Brazil-based Gerdau S.A., which has several scrap-fed electric arc furnace (EAF) steel mills in North America, cites a recycled content figure of more than 70 percent in a newly released CO2 emissions strategy document.
The company’s board of directors has approved a climate change strategy that sets a target to reduce its emissions of CO2 to 0.83 metric tons of CO2 per metric ton of steel produced by 2031. The company says it emitted 0.93 metric tons of CO2 per metric ton of steel made (using scopes 1 and 2 measures) in 2020.
“Gerdau’s production model and efforts for over a century have placed the Company at the vanguard on the issue of greenhouse gas emissions,” the firm says. “Currently, we have one of the lowest emission averages in the steel industry, which is equivalent to approximately half of the global industry average.”
Atop a list of factors working in its favor, Gerdau says 73 percent of the steel it produces comes from the recycling of ferrous scrap. “Gerdau S.A. is the largest recycler in Latin America, transforming 11 million metric tons of scrap into steel. This enables us to save natural resources and reduce energy consumption and greenhouse gas emissions,” the firm says.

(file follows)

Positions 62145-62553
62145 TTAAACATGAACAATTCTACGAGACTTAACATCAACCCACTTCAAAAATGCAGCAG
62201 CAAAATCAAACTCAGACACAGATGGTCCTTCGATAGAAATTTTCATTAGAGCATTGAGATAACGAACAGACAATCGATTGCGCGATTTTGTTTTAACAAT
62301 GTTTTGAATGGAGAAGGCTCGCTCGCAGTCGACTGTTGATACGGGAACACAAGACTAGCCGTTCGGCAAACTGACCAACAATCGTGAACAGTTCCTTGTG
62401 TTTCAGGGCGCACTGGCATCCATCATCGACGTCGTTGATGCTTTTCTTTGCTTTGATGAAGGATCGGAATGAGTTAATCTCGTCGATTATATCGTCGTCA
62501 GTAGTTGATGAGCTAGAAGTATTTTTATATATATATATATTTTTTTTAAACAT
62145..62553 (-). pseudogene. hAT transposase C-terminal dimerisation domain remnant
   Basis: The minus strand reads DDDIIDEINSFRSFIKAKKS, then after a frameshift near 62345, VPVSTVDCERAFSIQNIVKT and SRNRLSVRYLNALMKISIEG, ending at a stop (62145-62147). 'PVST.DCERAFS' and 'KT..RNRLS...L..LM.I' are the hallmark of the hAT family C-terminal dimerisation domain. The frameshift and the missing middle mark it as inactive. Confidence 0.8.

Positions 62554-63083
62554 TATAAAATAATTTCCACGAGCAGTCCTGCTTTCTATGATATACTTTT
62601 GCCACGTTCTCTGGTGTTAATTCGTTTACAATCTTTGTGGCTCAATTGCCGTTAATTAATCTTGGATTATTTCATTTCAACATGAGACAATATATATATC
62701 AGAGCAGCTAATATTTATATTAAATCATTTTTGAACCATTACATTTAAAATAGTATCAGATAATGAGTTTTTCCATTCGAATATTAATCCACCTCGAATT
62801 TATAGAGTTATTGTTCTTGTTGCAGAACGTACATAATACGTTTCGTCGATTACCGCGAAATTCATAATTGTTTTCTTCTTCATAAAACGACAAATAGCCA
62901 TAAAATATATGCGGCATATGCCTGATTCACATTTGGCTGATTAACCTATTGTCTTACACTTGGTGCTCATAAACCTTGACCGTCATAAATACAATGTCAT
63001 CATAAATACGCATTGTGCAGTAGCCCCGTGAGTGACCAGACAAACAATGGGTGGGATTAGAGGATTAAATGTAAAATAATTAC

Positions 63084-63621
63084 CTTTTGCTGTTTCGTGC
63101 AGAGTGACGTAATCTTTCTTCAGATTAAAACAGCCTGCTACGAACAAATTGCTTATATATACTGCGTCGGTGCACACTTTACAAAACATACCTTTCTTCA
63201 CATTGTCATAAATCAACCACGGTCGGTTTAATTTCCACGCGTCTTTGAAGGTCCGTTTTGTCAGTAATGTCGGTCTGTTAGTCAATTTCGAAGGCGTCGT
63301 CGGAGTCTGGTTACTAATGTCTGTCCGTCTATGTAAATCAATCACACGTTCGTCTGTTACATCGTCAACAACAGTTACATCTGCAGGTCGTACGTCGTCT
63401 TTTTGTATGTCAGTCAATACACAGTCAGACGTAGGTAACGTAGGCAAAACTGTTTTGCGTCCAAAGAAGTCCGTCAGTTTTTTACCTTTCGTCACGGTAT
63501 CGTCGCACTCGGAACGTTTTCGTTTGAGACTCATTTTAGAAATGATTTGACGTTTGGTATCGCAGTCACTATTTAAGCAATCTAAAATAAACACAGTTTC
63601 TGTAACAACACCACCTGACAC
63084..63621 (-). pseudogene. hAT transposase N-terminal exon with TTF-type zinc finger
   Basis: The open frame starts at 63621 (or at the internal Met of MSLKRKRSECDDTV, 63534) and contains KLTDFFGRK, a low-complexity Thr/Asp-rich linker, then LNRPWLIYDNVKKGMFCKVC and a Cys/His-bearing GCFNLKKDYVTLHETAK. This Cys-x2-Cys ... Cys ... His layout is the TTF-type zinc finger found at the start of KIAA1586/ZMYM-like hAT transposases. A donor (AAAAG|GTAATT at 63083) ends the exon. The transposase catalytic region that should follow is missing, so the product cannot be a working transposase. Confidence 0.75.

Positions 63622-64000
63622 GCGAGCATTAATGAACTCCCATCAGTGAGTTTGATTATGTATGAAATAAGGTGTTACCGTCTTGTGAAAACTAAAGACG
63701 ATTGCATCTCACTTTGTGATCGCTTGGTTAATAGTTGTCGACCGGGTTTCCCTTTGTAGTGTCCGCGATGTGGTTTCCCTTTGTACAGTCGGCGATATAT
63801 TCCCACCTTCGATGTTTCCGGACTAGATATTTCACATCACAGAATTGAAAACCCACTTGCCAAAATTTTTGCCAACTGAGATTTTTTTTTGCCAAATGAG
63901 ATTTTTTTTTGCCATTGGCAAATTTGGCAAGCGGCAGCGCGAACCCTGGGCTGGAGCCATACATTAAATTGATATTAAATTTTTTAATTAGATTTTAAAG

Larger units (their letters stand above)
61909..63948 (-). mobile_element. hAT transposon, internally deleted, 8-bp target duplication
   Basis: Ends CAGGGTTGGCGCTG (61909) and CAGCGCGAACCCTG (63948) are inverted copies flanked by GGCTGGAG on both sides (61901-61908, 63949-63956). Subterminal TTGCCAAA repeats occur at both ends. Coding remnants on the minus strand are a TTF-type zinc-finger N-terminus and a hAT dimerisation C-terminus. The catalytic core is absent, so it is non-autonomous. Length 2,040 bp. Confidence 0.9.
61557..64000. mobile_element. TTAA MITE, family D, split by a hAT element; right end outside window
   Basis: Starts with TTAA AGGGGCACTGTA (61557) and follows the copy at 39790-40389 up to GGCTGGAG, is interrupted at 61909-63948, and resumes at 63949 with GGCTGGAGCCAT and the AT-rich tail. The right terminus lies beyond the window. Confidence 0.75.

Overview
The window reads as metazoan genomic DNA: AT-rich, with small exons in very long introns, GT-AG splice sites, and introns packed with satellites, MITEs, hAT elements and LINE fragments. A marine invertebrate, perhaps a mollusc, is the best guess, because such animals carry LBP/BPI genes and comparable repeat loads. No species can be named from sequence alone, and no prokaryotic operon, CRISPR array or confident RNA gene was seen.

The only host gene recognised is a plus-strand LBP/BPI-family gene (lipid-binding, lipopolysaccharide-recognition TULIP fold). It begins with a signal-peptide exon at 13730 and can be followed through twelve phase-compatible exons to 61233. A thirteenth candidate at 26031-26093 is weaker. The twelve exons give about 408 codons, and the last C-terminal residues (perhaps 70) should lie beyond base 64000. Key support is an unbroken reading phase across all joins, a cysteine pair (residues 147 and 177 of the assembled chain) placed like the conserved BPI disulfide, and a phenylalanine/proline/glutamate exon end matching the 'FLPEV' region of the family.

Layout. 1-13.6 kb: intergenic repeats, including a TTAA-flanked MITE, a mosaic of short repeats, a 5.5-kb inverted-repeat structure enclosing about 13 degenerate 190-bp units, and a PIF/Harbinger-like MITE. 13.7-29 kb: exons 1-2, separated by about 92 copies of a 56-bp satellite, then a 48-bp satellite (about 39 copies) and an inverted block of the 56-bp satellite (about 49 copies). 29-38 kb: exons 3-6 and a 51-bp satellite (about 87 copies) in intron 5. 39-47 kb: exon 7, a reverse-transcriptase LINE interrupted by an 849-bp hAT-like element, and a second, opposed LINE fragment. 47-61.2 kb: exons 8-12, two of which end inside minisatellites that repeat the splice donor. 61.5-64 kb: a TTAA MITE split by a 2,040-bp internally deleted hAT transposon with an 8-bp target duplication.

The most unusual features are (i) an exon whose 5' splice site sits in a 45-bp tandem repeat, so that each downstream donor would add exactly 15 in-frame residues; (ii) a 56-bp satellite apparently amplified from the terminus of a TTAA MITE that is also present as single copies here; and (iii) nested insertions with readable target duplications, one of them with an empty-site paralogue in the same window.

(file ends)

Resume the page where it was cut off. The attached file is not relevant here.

It also lists “higher use of scrap” as among the techniques it will deploy to further reduce its carbon footprint by 2031.
Gerdau operates a network of scrap yards in North America to support its steelmaking throughout the hemisphere. The company ranked 11th on Recycling Today’s 2020 list of North America’s Largest Ferrous Scrap Processors. It has submitted a figure of 3.2 million tons processed in 2021 for its inclusion in the upcoming 2022 version of the list.
Gerdau says it aims to be carbon neutral by 2050. “For this, disruptive technologies are necessary in steel production, which are not yet economically and operationally feasible on an industrial scale,” states the firm. “Our efforts are also dedicated to clean and renewable energy solutions. Gerdau S.A. has already announced the construction of solar complexes in Brazil and the United States. Moreover, we will continue to streamline our production processes and invest in new energy matrices and open innovation.”